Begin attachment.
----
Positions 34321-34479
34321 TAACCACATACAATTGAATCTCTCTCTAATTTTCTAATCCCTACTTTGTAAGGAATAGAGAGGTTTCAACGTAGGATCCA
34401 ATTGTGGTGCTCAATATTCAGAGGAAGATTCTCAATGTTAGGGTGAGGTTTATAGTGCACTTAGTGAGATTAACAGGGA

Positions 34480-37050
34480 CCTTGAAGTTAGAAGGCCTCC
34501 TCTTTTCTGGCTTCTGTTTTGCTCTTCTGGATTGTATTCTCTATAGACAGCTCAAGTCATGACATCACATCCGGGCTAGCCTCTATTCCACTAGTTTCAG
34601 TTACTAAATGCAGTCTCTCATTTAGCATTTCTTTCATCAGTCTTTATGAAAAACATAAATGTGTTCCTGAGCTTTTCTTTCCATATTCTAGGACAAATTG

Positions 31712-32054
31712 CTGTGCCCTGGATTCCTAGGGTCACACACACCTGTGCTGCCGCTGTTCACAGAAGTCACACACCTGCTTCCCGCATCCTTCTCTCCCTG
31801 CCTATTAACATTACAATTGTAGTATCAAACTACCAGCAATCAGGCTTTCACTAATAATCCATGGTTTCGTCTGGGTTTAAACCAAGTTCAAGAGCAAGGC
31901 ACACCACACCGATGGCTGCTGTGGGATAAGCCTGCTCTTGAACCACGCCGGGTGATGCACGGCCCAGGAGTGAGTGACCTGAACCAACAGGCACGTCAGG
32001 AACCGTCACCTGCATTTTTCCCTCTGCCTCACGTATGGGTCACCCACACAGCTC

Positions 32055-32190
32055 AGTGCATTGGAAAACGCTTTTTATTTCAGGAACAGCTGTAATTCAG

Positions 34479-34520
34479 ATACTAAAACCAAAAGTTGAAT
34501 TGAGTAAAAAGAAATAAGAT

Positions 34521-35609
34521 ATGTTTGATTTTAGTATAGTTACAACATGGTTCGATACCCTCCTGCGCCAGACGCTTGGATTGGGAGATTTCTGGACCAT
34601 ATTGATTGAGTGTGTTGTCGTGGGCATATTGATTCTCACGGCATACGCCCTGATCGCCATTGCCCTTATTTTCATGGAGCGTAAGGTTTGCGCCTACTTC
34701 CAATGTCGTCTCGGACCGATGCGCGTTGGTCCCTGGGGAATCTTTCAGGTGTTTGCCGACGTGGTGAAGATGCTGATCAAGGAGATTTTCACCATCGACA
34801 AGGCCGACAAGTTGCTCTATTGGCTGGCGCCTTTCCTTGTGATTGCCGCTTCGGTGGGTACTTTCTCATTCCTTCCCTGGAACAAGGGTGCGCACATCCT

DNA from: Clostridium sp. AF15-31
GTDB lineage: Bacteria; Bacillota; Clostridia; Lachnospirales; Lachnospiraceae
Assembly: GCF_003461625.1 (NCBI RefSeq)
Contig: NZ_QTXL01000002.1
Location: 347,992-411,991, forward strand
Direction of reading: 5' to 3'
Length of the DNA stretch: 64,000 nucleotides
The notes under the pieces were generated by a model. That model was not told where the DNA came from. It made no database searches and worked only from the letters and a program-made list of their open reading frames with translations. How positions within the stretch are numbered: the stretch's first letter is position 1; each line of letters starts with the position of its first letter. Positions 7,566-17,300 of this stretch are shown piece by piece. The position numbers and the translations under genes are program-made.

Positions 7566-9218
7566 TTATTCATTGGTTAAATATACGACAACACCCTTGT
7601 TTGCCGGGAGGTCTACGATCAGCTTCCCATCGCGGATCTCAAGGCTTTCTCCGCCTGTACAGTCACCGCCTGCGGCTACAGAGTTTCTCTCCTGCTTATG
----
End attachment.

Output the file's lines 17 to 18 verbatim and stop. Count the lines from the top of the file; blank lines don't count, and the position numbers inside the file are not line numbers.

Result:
34501 TGAGTAAAAAGAAATAAGAT

Positions 34521-35609